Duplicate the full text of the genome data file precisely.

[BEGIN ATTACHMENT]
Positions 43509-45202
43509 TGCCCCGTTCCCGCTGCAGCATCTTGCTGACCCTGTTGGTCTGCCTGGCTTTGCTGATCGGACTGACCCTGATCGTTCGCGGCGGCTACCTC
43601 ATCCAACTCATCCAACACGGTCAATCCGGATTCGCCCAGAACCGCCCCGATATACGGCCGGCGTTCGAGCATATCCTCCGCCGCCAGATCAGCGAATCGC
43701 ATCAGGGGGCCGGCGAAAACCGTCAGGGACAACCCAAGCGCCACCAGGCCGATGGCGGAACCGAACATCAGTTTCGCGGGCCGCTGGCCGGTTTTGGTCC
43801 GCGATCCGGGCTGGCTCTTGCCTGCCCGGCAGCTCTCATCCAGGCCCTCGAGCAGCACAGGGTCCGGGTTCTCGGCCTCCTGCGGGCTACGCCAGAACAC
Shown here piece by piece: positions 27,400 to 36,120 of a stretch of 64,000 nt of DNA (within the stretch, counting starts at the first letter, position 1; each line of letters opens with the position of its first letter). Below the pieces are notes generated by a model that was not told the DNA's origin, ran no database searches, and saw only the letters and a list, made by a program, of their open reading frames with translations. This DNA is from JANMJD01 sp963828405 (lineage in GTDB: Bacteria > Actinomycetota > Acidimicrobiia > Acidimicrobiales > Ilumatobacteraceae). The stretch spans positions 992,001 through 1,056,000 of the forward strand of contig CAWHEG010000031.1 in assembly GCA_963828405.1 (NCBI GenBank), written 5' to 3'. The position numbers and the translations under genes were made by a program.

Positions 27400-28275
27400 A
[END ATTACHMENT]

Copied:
Positions 43509-45202
43509 TGCCCCGTTCCCGCTGCAGCATCTTGCTGACCCTGTTGGTCTGCCTGGCTTTGCTGATCGGACTGACCCTGATCGTTCGCGGCGGCTACCTC
43601 ATCCAACTCATCCAACACGGTCAATCCGGATTCGCCCAGAACCGCCCCGATATACGGCCGGCGTTCGAGCATATCCTCCGCCGCCAGATCAGCGAATCGC
43701 ATCAGGGGGCCGGCGAAAACCGTCAGGGACAACCCAAGCGCCACCAGGCCGATGGCGGAACCGAACATCAGTTTCGCGGGCCGCTGGCCGGTTTTGGTCC
43801 GCGATCCGGGCTGGCTCTTGCCTGCCCGGCAGCTCTCATCCAGGCCCTCGAGCAGCACAGGGTCCGGGTTCTCGGCCTCCTGCGGGCTACGCCAGAACAC
Shown here piece by piece: positions 27,400 to 36,120 of a stretch of 64,000 nt of DNA (within the stretch, counting starts at the first letter, position 1; each line of letters opens with the position of its first letter). Below the pieces are notes generated by a model that was not told the DNA's origin, ran no database searches, and saw only the letters and a list, made by a program, of their open reading frames with translations. This DNA is from JANMJD01 sp963828405 (lineage in GTDB: Bacteria > Actinomycetota > Acidimicrobiia > Acidimicrobiales > Ilumatobacteraceae). The stretch spans positions 992,001 through 1,056,000 of the forward strand of contig CAWHEG010000031.1 in assembly GCA_963828405.1 (NCBI GenBank), written 5' to 3'. The position numbers and the translations under genes were made by a program.

Positions 27400-28275
27400 A